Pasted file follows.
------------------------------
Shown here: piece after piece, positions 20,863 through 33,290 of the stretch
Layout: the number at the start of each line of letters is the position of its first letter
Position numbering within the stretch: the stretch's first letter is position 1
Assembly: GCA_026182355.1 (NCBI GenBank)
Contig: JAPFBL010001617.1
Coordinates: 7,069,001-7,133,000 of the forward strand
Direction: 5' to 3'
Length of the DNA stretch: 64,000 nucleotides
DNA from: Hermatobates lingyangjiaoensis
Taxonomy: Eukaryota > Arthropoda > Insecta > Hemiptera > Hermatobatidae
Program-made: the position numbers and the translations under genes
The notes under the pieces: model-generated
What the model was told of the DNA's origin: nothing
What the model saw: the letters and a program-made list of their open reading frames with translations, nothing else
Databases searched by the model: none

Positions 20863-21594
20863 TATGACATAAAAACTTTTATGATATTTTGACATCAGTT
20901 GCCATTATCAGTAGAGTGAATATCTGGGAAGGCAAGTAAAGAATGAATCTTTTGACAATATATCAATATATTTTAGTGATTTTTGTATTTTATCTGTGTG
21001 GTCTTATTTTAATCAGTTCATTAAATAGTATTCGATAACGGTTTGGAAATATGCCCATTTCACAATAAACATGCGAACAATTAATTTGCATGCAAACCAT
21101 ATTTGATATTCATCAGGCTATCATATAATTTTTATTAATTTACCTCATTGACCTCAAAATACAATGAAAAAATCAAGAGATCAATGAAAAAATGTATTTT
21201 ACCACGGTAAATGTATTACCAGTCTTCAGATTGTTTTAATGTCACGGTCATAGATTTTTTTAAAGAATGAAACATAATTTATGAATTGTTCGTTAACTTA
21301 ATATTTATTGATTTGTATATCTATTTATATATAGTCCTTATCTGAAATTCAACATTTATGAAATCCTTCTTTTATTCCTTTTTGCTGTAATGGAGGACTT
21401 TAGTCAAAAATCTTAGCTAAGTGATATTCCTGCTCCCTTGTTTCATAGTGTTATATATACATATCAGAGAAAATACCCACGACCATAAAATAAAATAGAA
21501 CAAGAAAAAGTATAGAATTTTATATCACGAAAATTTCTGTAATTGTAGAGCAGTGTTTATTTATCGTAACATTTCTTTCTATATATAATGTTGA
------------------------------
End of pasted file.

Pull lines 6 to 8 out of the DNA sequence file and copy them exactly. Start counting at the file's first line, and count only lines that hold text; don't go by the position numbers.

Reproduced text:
Coordinates: 7,069,001-7,133,000 of the forward strand
Direction: 5' to 3'
Length of the DNA stretch: 64,000 nucleotides